Oren Eini

CEO of RavenDB

a NoSQL Open Source Document Database

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oren@ravendb.net +972 52-548-6969

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time to read 7 min | 1362 words

I have the strong feeling that I am missing something. We have just run into a major slow down in one of our pages, as a result of adding the CalendarExtender. This led me to do some searching, and I am not sure that I can believe the results.

Let us take this simple page:

<%@ Page Language="C#" AutoEventWireup="true" CodeBehind="test.aspx.cs" Inherits="ExplodingMonkeys.Web.test" %>

<!DOCTYPE html PUBLIC "-//W3C//DTD XHTML 1.0 Transitional//EN"

<html xmlns="http://www.w3.org/1999/xhtml" >

<head runat="server">

    <title>Untitled Page</title>



    <form id="form1" runat="server">

        <asp:TextBox ID="Date" runat="server" />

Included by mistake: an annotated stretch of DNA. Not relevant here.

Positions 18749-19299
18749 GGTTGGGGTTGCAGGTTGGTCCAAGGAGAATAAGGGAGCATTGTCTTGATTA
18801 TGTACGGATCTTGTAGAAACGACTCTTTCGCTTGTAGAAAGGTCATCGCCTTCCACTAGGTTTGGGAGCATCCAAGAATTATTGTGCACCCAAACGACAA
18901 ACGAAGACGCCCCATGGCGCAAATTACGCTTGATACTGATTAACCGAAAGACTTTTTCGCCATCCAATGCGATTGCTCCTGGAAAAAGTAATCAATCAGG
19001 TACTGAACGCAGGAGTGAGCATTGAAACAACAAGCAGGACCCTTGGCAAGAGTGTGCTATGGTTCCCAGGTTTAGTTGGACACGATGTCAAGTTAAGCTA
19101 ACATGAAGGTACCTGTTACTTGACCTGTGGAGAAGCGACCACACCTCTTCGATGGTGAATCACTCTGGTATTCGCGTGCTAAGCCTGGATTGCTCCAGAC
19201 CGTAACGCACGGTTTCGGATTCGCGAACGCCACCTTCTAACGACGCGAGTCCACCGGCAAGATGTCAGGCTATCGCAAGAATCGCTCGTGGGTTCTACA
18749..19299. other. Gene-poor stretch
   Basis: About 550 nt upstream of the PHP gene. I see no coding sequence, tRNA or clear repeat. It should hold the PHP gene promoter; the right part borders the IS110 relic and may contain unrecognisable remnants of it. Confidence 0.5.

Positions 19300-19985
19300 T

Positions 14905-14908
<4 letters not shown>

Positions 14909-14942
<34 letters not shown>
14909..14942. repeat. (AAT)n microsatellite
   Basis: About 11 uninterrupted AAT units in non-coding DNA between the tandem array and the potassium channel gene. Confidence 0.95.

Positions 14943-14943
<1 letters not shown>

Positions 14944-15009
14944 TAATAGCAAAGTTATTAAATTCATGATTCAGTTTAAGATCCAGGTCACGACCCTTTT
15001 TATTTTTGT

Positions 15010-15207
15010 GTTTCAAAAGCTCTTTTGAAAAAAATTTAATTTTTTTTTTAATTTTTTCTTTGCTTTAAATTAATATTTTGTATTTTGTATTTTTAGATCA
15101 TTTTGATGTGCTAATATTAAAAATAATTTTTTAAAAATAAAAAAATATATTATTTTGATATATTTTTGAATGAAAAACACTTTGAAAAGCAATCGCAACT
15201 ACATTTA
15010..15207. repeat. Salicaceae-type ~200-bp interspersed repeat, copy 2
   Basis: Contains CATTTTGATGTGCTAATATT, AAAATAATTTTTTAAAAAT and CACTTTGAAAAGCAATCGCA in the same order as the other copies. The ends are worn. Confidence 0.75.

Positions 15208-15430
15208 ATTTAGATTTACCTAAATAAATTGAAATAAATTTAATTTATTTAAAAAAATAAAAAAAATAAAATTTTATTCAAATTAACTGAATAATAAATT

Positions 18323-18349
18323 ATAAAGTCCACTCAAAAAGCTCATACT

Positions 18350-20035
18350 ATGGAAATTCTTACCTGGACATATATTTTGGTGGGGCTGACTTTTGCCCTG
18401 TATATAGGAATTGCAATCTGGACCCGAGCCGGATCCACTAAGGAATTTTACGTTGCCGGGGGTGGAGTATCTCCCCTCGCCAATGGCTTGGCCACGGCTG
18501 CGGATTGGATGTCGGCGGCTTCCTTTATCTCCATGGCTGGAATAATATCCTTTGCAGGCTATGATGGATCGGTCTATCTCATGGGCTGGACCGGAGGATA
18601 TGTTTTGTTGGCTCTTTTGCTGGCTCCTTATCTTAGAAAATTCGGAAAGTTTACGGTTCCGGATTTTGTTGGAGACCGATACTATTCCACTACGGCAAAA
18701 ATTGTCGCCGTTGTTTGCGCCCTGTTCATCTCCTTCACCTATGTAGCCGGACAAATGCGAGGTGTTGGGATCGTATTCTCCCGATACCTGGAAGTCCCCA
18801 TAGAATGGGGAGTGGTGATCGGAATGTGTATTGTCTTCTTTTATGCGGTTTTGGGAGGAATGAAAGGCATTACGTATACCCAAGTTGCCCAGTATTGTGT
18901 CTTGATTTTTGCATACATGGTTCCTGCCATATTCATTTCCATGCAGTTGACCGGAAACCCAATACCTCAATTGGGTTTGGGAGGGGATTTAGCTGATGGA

When rendered to the browser, it weight 528 bytes. Now, let us add a <asp:ScriptManager runat="server"/> to the page. The size of the page exploded to 79 kilobytes, from this change alone.

I then added the following to the page:

<ajax:CalendarExtender runat="server" TargetControlID="Date" CssClass="ClassName" Format="MMMM d, yyyy"
PopupButtonID="http://ajax.asp.net/ajaxtoolkit/Calendar/Calendar_scheduleHS.png" />

The page size reached 143 kilobytes. I am pretty sure that I am missing something here. I enabled both caching and compression in the web config:


scriptResourceHandler enableCompression="true" enableCaching="true" />